Work to date has focused on creating a comprehensive index which is straightforward to contribute to. These are important considerations because the outputs and outcomes from the index will only be as good as the inputs. The greater the level of participation from the industry, the more robust and useful the index will be.

At its launch, the index will represent assets under management of about €120bn. This will be a strong base, but critical mass is clearly important, and the ambition is that the index will ultimately include data from, if not all, at least the majority of the industry. 

Keep things simple

Despite the overwhelming level of support from the industry for the principle of the index, there has been an inevitable degree of apprehension over practical implications.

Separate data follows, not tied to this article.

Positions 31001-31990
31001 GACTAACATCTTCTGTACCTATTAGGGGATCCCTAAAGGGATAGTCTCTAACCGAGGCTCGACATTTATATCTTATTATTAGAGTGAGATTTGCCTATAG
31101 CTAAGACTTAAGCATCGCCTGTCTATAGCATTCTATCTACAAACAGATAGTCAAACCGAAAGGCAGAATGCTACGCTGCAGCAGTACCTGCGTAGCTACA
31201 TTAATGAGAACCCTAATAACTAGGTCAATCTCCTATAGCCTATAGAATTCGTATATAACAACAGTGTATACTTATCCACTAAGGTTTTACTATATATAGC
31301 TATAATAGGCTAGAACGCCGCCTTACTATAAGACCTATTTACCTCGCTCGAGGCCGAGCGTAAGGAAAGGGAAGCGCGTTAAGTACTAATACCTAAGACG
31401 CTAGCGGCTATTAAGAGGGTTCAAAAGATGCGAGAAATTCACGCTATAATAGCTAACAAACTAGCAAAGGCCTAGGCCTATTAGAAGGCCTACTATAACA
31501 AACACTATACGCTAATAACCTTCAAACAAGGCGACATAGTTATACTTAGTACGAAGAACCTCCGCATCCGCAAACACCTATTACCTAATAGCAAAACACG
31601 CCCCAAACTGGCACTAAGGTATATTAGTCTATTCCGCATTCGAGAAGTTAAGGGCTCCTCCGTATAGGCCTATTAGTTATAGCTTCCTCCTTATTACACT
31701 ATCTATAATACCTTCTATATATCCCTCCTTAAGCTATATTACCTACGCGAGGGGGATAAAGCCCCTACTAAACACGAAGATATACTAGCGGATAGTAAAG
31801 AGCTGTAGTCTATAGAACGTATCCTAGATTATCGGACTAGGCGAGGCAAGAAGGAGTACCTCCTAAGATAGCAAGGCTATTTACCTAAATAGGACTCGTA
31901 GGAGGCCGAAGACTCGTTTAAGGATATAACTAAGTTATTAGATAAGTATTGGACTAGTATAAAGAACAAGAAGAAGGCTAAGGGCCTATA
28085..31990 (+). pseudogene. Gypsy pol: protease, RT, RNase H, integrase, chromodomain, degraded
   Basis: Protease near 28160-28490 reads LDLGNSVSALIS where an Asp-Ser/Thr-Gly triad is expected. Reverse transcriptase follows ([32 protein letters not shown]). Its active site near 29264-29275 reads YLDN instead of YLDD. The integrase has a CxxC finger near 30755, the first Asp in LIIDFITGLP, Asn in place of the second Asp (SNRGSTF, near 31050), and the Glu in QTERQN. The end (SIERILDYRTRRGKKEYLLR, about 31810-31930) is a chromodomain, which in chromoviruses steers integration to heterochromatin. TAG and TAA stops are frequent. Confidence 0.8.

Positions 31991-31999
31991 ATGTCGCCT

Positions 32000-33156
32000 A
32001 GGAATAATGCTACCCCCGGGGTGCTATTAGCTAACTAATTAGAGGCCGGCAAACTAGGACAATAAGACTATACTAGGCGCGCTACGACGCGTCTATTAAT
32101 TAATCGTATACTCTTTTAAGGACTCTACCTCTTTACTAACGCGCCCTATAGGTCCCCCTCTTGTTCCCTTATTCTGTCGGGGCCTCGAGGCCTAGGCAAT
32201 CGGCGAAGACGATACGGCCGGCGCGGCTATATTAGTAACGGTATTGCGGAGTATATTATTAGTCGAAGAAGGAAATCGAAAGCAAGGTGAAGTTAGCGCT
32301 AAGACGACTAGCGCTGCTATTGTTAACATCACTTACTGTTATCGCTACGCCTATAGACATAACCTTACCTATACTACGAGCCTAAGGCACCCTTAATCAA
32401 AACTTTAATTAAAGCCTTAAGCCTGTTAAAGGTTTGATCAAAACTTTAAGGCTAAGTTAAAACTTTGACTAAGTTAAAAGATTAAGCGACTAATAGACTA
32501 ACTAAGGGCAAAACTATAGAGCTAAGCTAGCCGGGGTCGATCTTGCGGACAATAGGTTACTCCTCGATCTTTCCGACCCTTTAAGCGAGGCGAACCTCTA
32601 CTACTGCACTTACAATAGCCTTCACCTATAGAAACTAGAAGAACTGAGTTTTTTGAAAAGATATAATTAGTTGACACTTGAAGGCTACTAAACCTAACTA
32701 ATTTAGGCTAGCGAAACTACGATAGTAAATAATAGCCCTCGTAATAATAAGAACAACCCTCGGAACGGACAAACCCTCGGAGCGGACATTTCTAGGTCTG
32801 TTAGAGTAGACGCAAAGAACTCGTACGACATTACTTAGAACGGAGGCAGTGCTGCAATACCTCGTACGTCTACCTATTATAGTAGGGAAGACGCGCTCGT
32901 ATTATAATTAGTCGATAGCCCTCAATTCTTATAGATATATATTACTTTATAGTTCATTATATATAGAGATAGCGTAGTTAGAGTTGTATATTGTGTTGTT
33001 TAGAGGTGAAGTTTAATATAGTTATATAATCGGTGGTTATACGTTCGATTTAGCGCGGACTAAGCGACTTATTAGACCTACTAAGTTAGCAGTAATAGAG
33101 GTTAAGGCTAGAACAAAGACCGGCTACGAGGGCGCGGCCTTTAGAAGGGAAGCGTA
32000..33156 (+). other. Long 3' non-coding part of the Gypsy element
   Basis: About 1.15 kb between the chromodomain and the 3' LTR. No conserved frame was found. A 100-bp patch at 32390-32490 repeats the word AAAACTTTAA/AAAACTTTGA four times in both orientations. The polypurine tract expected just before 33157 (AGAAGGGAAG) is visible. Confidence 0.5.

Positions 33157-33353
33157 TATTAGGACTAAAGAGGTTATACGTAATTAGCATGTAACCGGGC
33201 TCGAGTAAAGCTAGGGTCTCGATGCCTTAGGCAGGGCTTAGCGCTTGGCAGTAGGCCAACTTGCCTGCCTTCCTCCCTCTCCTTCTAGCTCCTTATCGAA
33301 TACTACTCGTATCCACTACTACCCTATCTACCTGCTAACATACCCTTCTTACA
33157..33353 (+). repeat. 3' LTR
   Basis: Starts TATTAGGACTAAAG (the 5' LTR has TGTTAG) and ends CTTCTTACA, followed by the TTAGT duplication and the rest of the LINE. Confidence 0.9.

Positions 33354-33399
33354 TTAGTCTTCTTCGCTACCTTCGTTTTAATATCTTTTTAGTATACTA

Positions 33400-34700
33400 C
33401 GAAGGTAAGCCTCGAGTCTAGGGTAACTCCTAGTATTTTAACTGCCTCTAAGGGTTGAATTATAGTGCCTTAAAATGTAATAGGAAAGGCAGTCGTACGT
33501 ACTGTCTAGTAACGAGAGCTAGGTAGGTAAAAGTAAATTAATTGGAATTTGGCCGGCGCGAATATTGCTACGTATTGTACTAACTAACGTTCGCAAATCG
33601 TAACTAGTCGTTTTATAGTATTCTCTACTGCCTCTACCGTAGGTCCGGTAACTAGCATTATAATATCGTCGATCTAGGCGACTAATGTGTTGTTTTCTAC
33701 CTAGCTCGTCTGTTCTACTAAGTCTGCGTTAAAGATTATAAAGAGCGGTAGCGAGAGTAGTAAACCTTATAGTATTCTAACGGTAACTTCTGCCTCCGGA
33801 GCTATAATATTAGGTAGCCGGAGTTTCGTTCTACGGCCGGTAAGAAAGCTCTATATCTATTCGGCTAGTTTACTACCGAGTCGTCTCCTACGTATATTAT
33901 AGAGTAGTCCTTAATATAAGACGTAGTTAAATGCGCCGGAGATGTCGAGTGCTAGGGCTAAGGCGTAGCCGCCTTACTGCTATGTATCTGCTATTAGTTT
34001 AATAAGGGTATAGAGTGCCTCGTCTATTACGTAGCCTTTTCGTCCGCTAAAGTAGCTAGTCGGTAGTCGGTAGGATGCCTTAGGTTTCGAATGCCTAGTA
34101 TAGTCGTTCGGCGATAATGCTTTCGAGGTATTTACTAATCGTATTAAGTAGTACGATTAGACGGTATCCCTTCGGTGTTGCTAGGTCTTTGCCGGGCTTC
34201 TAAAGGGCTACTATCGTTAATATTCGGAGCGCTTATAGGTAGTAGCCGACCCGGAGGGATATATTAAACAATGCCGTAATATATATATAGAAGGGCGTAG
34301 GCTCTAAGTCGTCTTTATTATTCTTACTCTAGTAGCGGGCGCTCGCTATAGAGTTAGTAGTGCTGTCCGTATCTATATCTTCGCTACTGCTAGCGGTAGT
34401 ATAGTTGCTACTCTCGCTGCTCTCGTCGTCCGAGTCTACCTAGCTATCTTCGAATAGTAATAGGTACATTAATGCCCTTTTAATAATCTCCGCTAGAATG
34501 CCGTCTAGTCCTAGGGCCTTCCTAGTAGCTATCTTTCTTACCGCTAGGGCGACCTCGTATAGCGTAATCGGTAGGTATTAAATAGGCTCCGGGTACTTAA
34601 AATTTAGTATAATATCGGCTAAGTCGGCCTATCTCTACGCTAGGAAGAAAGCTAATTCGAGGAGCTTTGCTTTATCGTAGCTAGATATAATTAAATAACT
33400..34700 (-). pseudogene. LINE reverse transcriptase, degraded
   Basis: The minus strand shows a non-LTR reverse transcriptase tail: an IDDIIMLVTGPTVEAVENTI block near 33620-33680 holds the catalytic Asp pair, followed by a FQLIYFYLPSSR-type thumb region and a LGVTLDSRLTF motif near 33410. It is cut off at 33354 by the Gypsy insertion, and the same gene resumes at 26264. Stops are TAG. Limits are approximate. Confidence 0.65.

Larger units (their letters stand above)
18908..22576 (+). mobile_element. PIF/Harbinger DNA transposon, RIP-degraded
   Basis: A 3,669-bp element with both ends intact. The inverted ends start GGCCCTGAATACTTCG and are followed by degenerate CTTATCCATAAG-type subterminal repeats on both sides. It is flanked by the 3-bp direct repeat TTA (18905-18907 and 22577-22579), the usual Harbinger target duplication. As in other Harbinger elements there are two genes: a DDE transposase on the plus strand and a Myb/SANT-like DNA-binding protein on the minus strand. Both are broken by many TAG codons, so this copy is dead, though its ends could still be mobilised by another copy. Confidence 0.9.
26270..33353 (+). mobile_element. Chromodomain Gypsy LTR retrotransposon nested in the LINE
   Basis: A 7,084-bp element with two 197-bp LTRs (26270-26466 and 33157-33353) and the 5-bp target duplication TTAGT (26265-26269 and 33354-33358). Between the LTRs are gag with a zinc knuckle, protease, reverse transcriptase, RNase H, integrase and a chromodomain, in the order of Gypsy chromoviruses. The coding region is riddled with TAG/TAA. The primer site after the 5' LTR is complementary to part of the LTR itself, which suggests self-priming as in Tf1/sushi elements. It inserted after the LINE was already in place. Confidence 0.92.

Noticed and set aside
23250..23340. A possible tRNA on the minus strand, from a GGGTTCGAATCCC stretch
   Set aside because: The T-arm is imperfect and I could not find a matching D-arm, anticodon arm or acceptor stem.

So, while contributing data will not be entirely effort-neutral, the index platform and data input tools have been meticulously selected and designed to make contributing information as painless as possible. Shifting to an automated data-validation system, for example, will eliminate the possibility of human error and make the reporting process user-friendly.

The accompanying index analysis tool will make the interpretation of data straightforward, intuitive and comprehensive. At the click of a button, contributors to the index will be able to filter data according to their requirements and access insights into the drivers of vehicle performance. And users will also benefit from secure access to data, anywhere and at any time.

Making key data publicly available through the index, will contribute to the globalisation of standards and help to drive the cost of transparency down. It is an important factor that has the potential to positively influence perceptions of real estate in relation to other asset classes.

Henri Vuong is director of research and market information at INREV